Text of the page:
The first was W. G. Murphy, a lawyer, who in 1880 began practicing in Grand Forks. Within a couple of years he took over the Grand Forks “Plain Dealer” and made an influential newspaper out of it, as well as establishing a book bindery and job printing office. His next venture was taking control of the G. F. gas company (after selling the newspaper), and this new field brought him to purchase the almost bankrupt Crookston Water Works, Power, and Light Company in 1890. He rebuilt the plant entirely in 1892. In 1898 he decided to install a central station steam heated power plant and in 1912 constructed a dam and water power five miles east of town. (All this time he was living in Minneapolis and coming here about once a month. In 1891 he had planned to return to law practice in New York but he then was asked to take charge of the business affairs of the Minneapolis Tribune, which was in financial straits. Eventually he took complete control of the Tribune and was associated with it until his death.)

Reuben Reynolds
[Source: Encyclopedia of Biography of Minnesota, History of Minnesota by Judge Charles E. Flandreau, 1900, transcribed by Mary Kay Krogman]

The late Judge Reuben Reynolds, of Crookston, was a native of New York State, born at Covington, Genessee county, April 25, 1821. He was educated in the Empire State, and prepared for the ministry, being ordained in the Methodist-Episcopal faith. Subsequently, however, he preached for a number of years as an Unitarian. His residence in Minnesota dates from 1855, in which year he came to the State and located at Rochester, having meantime relinquished the clerical in favor of the legal profession. He resided in Rochester for fifteen years, during which time he served one term as clerk of the District Court and two terms as judge of the Probate Court of Olmstead county. During the Civil War he held, also, a public office connected with that of the provost marshal. In 1870 he came to northern Minnesota, locating at Alexandria, where he became associated in legal practice with Hon. Knute Nelson. In 1872 he took up his residence in Detroit, Becker county, having previously, and after leaving Alexandria, lived for a short time in Otter Tail county. In Detroit, where he remained for four years, he filled the post of receiver in the local United States land office. From Detroit he removed to Minneapolis, where he practiced his profession as one of the members of a law partnership, doing duty, also, as special judge of the municipal court. In 1879, having received from Judge Stearns the appointment of clerk of court for Folk county, he settled in Crookston, where he resided continuously for the remainder of his life. In connection with William M. Watts, Esq., Judge Reynolds practiced his profession for four years at Crookston, participating, it is said, in the trial of the first case ever decided by a District Court in the county. As soon as an associate justice was permitted for the district, he was appointed to that office, in which he was still serving when attacked by the painful disorder which eventually ended his life. His death occurred on March 8, 1889, after ten years of residence in Crookston. He was sixty-eight years of age at the time of his decease, and was lamented by the community at large, having been much appreciated for the abilities and virtues made manifest in every department of his active life. Always a loyal Republican, Judge Reynolds was a zealous and efficient campaigner during the many years of his residence in Minnesota. At the time of the Ku Klux "reign of terror" in Arkansas, the Judge, undaunted, pursued his stump work for General Grant even into the most perilous localities. He possessed the gift of ready speech, his style being simple and direct, but forceful and most convincing. To his tireless efforts, Hon. Knute Nelson, United States Senator from Minnesota, was largely indebted for his first election to Congress, Judge Reynolds being, in his case, actuated less by party sentiment than sincere regard for the character of the man. In behalf of early settlers in Polk county. Judge Reynolds labored disinterestedly in the matter of land indemnity; and to the cause of temperance, always and everywhere, he was a consecrated devotee. Judge Reynolds was eminently adapted to the judicial fund ion by the very order of his mentality, which was far-seeing, cautious, discriminating. He was an excellent judge; but he was more and better than a judge; he was a man of high ideals and earnest and true convictions. He lived upon a high plane, toiling for the good of the State, the Nation and humanity. In the year 1844, at La Monte, Michigan, Reuben Reynolds was married to Lucia A. Tucker, of Vermont. Eight children were born of their union, four of whom are now living. The two daughters are: Mrs. L. D. Daggett of San Antonio, Texas, and Mrs. Minnie Ellis, who resides in California. The two sons are George H. and Fred, both lawyers, the former at St. Cloud, the latter at Duluth, Minnesota.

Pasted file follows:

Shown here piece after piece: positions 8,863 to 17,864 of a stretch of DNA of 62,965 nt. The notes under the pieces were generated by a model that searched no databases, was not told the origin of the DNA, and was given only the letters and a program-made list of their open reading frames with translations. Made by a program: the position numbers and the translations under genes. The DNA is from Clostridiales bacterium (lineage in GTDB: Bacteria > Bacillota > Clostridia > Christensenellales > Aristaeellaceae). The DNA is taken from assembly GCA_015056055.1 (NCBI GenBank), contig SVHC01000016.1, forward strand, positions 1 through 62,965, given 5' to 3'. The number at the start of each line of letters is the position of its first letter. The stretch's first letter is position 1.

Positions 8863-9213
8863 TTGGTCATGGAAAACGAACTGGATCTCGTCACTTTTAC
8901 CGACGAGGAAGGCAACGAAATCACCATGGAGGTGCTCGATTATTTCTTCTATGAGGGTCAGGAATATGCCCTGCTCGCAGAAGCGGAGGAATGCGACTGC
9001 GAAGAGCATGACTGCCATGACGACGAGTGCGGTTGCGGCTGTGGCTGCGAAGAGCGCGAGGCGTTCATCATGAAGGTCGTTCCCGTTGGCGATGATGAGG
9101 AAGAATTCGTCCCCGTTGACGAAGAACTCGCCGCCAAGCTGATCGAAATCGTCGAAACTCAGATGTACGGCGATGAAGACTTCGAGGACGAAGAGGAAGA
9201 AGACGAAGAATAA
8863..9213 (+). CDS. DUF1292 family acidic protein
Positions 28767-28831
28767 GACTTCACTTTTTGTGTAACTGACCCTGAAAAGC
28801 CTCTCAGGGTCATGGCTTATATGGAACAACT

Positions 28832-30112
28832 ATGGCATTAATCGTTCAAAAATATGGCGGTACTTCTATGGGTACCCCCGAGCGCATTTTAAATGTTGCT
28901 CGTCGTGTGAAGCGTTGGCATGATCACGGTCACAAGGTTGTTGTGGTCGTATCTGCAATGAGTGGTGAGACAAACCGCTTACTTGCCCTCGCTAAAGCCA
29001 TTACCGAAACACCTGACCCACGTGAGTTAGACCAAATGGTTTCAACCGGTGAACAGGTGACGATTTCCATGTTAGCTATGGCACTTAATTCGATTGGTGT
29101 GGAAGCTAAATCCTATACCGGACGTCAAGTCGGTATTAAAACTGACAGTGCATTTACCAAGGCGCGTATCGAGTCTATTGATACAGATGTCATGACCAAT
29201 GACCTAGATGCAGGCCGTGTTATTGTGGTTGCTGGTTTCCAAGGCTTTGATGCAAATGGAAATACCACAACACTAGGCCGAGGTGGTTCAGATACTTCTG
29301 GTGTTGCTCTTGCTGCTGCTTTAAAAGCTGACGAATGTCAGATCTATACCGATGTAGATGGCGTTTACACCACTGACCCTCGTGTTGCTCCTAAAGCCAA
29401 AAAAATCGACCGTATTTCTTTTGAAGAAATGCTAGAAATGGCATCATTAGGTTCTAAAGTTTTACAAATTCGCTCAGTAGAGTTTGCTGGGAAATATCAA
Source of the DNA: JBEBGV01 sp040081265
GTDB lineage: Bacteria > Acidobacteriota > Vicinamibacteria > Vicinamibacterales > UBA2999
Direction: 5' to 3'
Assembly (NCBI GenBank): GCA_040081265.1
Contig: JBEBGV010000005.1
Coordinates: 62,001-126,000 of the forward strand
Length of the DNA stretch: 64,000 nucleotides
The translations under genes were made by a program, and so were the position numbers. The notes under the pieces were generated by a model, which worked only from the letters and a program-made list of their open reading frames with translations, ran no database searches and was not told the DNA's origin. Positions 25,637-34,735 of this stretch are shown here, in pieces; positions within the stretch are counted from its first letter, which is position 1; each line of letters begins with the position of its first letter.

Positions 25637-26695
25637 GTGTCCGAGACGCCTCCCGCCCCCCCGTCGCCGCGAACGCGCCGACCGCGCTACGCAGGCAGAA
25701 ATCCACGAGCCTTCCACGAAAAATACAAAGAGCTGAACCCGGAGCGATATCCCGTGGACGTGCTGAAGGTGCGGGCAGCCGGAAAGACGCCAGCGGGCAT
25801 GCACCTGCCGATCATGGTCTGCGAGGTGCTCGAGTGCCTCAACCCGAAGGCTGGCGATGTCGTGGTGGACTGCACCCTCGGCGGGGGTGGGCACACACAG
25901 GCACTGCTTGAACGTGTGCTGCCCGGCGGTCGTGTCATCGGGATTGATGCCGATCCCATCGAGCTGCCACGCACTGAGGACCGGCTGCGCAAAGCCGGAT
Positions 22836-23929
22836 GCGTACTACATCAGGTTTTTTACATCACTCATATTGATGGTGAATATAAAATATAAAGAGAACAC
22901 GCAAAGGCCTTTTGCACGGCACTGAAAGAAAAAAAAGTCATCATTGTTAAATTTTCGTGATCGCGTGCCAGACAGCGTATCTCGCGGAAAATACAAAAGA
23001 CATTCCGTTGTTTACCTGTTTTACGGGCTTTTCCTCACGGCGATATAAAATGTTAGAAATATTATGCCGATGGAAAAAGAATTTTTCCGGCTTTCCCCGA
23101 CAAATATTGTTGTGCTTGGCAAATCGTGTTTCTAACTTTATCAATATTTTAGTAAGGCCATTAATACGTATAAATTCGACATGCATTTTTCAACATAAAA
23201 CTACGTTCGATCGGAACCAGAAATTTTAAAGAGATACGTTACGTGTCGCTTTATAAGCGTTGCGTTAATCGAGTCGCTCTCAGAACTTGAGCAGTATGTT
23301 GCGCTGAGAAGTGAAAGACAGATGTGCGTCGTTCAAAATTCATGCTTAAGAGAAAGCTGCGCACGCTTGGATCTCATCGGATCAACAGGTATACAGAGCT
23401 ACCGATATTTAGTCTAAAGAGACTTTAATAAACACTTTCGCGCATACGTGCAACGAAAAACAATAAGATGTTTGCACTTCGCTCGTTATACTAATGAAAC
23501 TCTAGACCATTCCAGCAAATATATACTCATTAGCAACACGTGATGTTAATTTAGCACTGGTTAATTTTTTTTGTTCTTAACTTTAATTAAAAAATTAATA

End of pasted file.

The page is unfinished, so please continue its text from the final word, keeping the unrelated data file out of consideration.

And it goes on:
Bernhard Sampson
Source: Footprints of Yesterday, Crookston Centennial Committee (1978), No copyright notice; Transcribed by Fred Coleman

Bernhard Sampson homesteaded a claim on June 12, 1872, for 275 acres along the Red Lake River. On this land he erected a log cabin, topped off with a sod roof that was considered to be one of the first in this part of the valley. After the sawmill was built in 1880, Mr. Sampson built his family home to replace the log cabin, setting it on a high hill. It was the first place weary travelers saw as they approached from the south.